Cons: The organization may be subject to criticism if its fund becomes too large, as some universities have discovered lately.

Additional areas of concern for FCM include what might happen if our membership were unable to raise funds or assume

higher dues to support our annual operating budget which might necessitate an increase in withdrawals from the fund.

Questions To Ask

• What are our dreams for new or expanded initiatives?

• Does our mission serve a purpose or need that is likely to exist on a long-term basis?

• Do we anticipate decreased levels of giving as long-term, committed members face old age, disability, and death?

• Are we a growing organization?

The general belief of the Circle is that the establishment of an endowment fund for FCM is a positive and forward-looking

action. We will keep you informed as this new possibility develops over the following months.

by tom cusack & daniel pelegrin


JULY 20 - 22, 2018



4509 Island Avenue

Philadelphia, Pennsylvania

I gave a shocking response to a colleague who asked, “What should FCM’s response be in this period of political chaos?” Off the

top of my head I said, “That depended on which Christian God you believe in!”….and everyone became silent…even myself. I went

on to explain lived Christianity is politicized into many camps, walled in and justified by the biblical, “traditional” and ecclesial laws

embedded in the society and culture that surrounds them.

In the Abrahamic traditions – Christianity, Judaism and Islam – leadership draws from scriptures and tradition to find teachings that

justify marginalization: the divorced, homosexuals, gays who marry and women who become ordained are excommunicated.

Taking it a step further, they condone a polarization of these members using a militarization of sorts to banish the other. Their

actions are supported by a god that follows their rules and unequivocally offers justification of their particular interpretations.

For instance, of present concern is a Catholic extremist group called the Church Militant that is working to draw in Catholic youth.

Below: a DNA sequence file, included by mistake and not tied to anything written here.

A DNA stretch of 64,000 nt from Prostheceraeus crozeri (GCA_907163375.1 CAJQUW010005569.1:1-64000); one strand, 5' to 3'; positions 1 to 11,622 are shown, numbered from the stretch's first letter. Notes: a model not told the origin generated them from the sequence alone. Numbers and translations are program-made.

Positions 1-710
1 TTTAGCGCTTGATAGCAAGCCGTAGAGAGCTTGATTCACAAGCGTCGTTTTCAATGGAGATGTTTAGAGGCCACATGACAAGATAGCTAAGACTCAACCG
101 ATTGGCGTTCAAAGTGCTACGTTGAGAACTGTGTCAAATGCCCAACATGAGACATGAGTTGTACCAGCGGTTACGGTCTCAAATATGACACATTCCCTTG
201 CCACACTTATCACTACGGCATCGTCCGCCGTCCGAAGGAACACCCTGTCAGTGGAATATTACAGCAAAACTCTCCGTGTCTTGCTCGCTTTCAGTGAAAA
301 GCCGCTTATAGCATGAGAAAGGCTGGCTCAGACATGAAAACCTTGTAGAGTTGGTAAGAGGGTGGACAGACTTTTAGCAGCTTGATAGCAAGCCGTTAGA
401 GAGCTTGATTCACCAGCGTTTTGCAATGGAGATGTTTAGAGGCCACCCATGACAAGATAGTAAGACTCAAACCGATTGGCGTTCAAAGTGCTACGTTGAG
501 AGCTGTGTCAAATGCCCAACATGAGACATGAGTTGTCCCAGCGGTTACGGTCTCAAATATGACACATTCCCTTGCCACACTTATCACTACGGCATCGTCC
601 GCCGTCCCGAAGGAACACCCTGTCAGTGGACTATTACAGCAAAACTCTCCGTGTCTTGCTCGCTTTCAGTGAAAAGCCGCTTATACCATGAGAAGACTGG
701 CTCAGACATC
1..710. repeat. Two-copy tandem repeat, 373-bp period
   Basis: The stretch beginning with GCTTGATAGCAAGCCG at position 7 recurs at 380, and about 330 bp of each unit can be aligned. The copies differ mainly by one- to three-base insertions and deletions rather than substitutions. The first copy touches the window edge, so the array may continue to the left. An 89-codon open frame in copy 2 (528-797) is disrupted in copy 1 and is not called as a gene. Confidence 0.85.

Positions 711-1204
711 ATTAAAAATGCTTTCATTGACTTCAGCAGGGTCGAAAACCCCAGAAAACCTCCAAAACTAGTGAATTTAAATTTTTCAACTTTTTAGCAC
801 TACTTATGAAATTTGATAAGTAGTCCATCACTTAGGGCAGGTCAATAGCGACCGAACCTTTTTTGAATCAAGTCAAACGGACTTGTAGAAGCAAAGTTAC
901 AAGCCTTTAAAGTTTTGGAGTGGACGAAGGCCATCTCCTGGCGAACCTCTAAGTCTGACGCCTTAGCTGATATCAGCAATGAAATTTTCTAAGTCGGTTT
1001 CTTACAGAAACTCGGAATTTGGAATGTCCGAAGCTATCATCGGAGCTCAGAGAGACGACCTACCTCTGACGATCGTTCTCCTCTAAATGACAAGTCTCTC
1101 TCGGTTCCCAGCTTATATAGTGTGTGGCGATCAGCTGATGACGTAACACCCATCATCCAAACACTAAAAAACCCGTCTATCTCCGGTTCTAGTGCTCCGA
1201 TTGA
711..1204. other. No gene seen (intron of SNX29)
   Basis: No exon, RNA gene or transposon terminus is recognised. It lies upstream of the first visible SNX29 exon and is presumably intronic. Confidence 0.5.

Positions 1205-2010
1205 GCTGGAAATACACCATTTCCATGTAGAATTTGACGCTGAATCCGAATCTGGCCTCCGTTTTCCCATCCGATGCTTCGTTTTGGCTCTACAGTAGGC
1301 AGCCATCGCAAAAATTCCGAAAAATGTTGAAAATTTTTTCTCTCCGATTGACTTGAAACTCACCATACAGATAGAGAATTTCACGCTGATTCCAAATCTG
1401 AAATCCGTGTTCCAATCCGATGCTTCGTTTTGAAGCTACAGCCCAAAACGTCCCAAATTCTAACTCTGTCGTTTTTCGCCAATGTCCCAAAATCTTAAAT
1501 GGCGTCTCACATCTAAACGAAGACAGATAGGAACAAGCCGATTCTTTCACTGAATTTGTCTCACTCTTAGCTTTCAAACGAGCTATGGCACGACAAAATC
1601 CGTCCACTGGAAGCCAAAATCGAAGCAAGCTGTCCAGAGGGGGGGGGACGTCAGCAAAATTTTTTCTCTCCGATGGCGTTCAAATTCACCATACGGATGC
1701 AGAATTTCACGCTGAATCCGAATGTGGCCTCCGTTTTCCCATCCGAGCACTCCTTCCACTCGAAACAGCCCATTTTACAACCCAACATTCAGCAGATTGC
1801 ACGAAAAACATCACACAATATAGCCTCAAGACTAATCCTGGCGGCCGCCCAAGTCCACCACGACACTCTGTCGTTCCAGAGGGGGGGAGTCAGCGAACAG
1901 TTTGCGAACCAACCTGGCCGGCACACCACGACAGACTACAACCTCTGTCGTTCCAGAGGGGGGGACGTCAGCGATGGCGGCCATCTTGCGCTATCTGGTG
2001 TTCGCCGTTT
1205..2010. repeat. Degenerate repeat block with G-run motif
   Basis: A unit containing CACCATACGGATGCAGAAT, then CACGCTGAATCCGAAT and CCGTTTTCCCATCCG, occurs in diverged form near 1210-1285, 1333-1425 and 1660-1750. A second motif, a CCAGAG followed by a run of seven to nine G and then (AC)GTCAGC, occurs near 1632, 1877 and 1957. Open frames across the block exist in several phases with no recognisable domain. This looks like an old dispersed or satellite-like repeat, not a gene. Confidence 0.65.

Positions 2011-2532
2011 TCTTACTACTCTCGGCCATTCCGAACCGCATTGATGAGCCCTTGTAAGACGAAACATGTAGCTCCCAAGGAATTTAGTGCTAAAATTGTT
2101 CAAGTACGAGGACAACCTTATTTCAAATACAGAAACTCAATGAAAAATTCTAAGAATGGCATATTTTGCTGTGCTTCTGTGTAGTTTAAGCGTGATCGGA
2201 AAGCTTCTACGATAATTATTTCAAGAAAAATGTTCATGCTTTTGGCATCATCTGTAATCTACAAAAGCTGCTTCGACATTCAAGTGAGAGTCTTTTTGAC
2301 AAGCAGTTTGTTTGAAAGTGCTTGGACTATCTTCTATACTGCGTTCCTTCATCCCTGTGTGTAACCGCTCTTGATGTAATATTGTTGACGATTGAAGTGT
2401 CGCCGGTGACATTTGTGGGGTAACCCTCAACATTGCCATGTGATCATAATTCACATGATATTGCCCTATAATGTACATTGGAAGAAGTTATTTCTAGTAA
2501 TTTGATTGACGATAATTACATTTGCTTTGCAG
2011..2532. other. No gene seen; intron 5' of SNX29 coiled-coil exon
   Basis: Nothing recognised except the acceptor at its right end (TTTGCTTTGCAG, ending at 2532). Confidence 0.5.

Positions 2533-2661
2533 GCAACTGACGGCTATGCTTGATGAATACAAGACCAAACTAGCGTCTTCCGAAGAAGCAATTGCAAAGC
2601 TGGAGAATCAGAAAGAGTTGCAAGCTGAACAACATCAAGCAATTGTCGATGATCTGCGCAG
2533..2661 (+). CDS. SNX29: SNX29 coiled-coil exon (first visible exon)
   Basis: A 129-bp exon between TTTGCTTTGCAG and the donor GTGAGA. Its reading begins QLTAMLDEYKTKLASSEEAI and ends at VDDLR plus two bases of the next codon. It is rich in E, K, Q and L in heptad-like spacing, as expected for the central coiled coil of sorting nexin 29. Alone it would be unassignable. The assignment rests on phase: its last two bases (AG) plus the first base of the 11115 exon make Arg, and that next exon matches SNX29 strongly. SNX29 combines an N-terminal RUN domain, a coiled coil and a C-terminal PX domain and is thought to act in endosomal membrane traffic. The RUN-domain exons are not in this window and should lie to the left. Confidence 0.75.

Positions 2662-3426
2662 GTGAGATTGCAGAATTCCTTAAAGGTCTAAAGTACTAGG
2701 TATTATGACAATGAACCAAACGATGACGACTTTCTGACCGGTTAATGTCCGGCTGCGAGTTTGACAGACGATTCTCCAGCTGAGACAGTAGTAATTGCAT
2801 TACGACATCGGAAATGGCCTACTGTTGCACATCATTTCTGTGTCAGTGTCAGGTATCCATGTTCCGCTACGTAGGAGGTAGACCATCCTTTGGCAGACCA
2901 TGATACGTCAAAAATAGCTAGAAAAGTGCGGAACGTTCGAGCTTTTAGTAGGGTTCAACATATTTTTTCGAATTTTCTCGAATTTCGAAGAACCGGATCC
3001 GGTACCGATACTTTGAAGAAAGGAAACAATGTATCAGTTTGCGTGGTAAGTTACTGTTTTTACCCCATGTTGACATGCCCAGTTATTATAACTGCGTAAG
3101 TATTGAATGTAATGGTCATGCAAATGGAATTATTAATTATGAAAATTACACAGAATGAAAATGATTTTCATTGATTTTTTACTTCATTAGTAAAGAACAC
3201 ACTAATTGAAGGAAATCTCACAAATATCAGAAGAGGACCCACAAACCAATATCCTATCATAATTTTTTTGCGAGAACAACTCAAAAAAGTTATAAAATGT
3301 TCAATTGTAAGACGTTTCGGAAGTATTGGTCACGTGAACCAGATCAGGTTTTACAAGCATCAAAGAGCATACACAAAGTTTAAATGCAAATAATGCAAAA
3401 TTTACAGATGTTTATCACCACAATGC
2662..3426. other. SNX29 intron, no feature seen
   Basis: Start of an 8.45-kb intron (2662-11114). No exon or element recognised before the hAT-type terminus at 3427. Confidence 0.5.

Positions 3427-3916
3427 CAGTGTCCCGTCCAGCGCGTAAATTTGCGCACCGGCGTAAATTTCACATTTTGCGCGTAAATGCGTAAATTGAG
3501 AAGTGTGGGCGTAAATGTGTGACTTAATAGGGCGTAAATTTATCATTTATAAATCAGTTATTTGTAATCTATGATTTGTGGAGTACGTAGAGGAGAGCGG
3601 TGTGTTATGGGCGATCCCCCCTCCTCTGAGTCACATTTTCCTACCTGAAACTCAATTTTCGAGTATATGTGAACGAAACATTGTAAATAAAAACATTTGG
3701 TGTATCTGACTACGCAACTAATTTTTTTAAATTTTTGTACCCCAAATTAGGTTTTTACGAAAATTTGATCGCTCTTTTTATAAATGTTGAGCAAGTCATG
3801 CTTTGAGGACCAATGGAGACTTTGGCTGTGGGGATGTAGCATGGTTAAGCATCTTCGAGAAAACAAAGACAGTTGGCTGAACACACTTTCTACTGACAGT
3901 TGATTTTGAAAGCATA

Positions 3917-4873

In concert with this, America’s National Security Chief, Steve Bannon visited the Vatican ......... pleading with the hierarchy to use the authority of God to punish

others as misfits and infidels who demean God’s intentions and are set to ruin the church. This is an alarming alliance which could

promote a marriage of sorts between a government and religion on a global field. In this same vein but more locally influenced, you

have the Westboro Baptists who protest the funerals of gays in the name of Righteous God who condemns homosexuality, and the

KKK, a national Christian hate group, promoting God’s will to restore white supremacy, by condoning gun violence among blacks

to “clear the streets of ‘niggers.’”

Acculturated into each of these “Christian” organization is a leadership that claims it IS embedded in the Christian God of their

understanding who is calling them to RESIST factions that would change the foundations of their organization itself, and the warrior

God who leads them on to slay their identified infidel/enemy before they became neutered and powerless.

Perhaps the silver lining during these tense times is that we have visuals in front of us that help us connect the common

misinterpretations of religions that condone violence. By separating and naming what is embedded in societies as cultural norms

not religious, we can stand against the false gods to which they adhere.

Two world leaders are clarifying voices in this dark age. They give witness to the prominent notions of a universal God of love who

desires that we understand WE ARE ONE regardless of religious affiliation.

Pope Francis reminds us that in any social and civil context, authentic Christianity… “does not create walls, but builds bridges.”

He goes on to say, “ A person who thinks only about building walls — wherever they may be — and not building bridges, is not

Christian….this is not in the Gospel.”

In clarifying the role of World Religions, the Dalai Lama says that terrorists who use a religious title e.g., Christian, Muslim or Jew,

cannot be identified with the religion, because all world religions send the message of love, tolerance, compassion, and

forgiveness. This is the basis of the God that lives within us as a religious people: non-violent self discipline is the common ground

and practice of all religions.

Going back to the question I started out with: “What should FCM’s response be in this period of political chaos?” It seems obvious

to me that the Federation remains in line with all Christian leaders who preach and teach a gospel of love for all. Members profess

we are “grounded in our calling by God’s Spirit that directs our personal spiritual practice.” We promote an inclusion that is “

welcoming of all spiritual persuasions.” And we believe in a partnership that celebrates our “equality” as co-creators with a God

who delights in all humankind.

Regarding our present political chaos, the Federation of Christian Ministers reads the signs of our time. We recognize that it is incumbent that we openly encourage RESISTANCE to any forces,

internal or external, that would diminish love of others. With the clarity of vision our voices must and will cry out against any form of

force or fear that would divide. We stand tall giving loud voice and witness to the God that strengthens us as we push imaginary

boundaries until there is universal understanding WE ARE ALL ONE.

by diane dougherty with tom stricker


Newsletter - March/April 2017 VOL. 51 NO. 2

a reflection by ray gurney, fcm member mts. & plains

Growing up in a liberal Lutheran church and migrating to